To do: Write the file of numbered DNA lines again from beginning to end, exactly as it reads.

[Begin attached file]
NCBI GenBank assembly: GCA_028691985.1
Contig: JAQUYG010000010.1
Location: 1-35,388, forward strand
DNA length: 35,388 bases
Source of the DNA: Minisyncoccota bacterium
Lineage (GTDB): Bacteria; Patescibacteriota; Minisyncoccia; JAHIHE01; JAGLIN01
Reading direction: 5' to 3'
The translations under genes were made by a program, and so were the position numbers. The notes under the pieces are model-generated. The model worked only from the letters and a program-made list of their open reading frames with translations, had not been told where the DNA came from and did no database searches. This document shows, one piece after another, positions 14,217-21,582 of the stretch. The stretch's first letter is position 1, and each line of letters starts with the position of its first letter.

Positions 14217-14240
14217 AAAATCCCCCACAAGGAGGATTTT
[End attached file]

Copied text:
NCBI GenBank assembly: GCA_028691985.1
Contig: JAQUYG010000010.1
Location: 1-35,388, forward strand
DNA length: 35,388 bases
Source of the DNA: Minisyncoccota bacterium
Lineage (GTDB): Bacteria; Patescibacteriota; Minisyncoccia; JAHIHE01; JAGLIN01
Reading direction: 5' to 3'
The translations under genes were made by a program, and so were the position numbers. The notes under the pieces are model-generated. The model worked only from the letters and a program-made list of their open reading frames with translations, had not been told where the DNA came from and did no database searches. This document shows, one piece after another, positions 14,217-21,582 of the stretch. The stretch's first letter is position 1, and each line of letters starts with the position of its first letter.

Positions 14217-14240
14217 AAAATCCCCCACAAGGAGGATTTT